Federal Bar

E-Discovery and Class Actions: Limiting Discovery Disputes with Special Masters

September, 2014

By Daniel B. Garrie & Tarique N. Collins

Limiting Discovery Disputes with Special MastersClass actions are often among the most explosive, costly, and challenging lawsuits faced by lawyers, courts, and litigants. This is certainly true when it comes to discovery and eDiscovery issues. Managing eDiscovery is a challenge when only two parties are involved. Confronted with a class or multiple classes of plaintiffs or defendants—ranging in numbers from tens to tens of thousands— constructing a cogent and competent discovery strategy becomes a significant challenge. When faced with such cases, courts and party attorneys should consider appointing a special master, a court-sanctioned referee of sorts, to power through discovery and eDiscovery issues. The court’s power to appoint a special master stems from Rule 53 of the Federal Rules of Civil Procedure. A special master can assist in reducing the discovery burdens on all parties by working to lower costs, assisting with cost allocation, and aiding the court to police and address discovery abuses. The parties can, therefore, focus on the legal and factual issues actually driving a case, rather than become sidetracked by discovery disputes. To be sure, the appointment of a special master alleviates the burdens of electronic discovery in very specific ways.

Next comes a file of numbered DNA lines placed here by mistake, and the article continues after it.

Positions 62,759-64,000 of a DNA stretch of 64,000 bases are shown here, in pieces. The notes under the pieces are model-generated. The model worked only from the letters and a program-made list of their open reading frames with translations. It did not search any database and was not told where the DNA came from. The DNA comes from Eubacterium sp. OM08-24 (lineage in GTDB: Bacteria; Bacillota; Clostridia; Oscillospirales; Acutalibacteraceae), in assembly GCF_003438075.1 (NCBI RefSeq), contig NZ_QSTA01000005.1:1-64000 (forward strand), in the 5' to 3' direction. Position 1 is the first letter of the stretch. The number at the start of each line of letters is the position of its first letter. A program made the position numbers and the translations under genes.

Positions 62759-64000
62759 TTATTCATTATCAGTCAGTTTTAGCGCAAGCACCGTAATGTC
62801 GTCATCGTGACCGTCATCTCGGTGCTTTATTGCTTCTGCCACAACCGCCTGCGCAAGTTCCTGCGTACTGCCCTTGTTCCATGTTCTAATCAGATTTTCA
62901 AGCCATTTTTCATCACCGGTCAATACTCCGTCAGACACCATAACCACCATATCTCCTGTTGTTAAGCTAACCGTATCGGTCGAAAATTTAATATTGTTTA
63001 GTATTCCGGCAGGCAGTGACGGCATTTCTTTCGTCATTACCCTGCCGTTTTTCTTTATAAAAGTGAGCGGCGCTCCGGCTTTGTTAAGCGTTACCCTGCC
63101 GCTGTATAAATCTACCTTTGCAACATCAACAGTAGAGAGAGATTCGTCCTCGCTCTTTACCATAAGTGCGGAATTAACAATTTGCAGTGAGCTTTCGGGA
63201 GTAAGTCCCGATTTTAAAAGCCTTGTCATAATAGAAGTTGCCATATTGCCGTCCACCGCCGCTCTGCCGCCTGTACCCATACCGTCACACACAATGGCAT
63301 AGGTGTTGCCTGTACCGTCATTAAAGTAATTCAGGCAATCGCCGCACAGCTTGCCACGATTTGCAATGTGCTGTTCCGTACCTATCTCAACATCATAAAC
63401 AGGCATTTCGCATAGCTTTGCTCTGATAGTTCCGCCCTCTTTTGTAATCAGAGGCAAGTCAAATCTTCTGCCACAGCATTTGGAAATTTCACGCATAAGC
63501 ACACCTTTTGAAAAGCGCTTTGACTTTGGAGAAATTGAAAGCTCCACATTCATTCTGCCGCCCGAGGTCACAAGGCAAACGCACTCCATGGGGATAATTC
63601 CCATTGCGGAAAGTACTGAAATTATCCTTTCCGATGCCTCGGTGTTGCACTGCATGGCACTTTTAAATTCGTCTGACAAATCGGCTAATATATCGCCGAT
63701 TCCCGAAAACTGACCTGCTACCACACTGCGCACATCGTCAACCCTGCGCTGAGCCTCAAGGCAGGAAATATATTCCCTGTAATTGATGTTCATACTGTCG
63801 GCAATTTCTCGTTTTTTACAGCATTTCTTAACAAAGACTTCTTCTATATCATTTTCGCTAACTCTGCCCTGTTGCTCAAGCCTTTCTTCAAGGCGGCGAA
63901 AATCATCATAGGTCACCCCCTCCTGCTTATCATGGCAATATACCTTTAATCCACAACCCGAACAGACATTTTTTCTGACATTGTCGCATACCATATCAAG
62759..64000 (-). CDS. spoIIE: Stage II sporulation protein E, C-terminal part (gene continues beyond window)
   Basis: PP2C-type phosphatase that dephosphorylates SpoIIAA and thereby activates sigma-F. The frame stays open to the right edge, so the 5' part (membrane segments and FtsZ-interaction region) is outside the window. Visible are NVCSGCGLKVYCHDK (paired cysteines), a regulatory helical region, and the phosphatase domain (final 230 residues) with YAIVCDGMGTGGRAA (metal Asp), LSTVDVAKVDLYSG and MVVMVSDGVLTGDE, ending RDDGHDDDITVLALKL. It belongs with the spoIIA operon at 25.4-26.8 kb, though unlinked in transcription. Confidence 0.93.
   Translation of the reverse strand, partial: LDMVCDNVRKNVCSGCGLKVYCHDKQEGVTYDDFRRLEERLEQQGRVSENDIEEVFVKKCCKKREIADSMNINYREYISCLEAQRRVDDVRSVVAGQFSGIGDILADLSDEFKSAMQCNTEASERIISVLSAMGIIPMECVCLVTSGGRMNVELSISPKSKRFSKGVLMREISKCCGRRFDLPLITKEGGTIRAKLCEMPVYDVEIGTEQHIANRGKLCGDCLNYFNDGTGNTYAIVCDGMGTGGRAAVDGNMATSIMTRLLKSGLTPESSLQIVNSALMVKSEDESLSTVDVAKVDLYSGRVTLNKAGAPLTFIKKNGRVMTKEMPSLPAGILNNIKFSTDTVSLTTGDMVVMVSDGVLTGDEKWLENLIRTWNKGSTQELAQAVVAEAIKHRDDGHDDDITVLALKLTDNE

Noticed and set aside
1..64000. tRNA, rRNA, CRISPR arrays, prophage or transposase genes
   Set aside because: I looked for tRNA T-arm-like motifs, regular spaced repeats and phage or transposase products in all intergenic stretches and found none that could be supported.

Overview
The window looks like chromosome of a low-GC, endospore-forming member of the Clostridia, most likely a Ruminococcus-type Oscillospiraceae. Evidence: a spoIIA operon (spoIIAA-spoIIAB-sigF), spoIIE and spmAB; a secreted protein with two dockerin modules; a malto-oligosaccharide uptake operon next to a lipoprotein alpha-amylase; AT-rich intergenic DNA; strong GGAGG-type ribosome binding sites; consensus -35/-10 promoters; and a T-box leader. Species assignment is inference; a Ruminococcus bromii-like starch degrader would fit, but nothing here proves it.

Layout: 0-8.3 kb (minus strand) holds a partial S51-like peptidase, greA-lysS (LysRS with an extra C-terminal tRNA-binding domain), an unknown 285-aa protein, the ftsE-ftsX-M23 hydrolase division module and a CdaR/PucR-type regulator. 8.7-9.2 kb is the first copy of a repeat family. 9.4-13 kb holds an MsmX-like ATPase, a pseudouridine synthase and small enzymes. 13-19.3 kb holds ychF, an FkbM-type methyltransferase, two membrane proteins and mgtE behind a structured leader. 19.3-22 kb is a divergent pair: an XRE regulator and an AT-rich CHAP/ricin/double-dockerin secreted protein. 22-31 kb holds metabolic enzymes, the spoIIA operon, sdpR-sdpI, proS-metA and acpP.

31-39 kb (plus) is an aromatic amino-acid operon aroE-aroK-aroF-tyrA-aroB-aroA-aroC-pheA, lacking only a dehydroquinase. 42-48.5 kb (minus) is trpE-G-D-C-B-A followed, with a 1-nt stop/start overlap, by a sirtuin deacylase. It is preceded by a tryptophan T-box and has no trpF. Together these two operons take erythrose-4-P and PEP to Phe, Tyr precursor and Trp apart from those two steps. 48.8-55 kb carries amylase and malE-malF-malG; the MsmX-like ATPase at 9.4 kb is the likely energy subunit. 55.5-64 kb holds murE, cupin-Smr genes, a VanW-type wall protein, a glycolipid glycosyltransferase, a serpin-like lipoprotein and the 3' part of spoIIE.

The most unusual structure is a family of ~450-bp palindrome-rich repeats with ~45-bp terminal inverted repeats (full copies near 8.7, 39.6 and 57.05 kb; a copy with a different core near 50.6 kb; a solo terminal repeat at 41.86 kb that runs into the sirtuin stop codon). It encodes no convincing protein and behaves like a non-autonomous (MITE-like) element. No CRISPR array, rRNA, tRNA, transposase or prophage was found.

First, the special master provides expert oversight that ensures that fewer mistakes are made in discovery and that any mistakes that do occur are identified and resolved earlier in the process. In any litigation, but particularly in class actions requiring nationwide searches of hundreds of custodial sites, attorneys confront the very real and risky scenario that the client(s) might forget to disclose a particularly critical data source or that a critical data source, though disclosed, may slip through the necessarily diffuse production process. At its worst, such an event may be instrumental in costing the attorney the case.1 Even in a best-case scenario, however, such an event will reduce the personal credibility the attorney has painstakingly developed with the court and client. So both parties should ensure that they have taken all appropriate and reasonable steps in discovery as the consequences of failing to do so can be quite painful. By agreeing to the appointment of a special master to oversee the discovery process in a neutral manner, litigants demonstrate that they are committed to participating in discovery in good faith.

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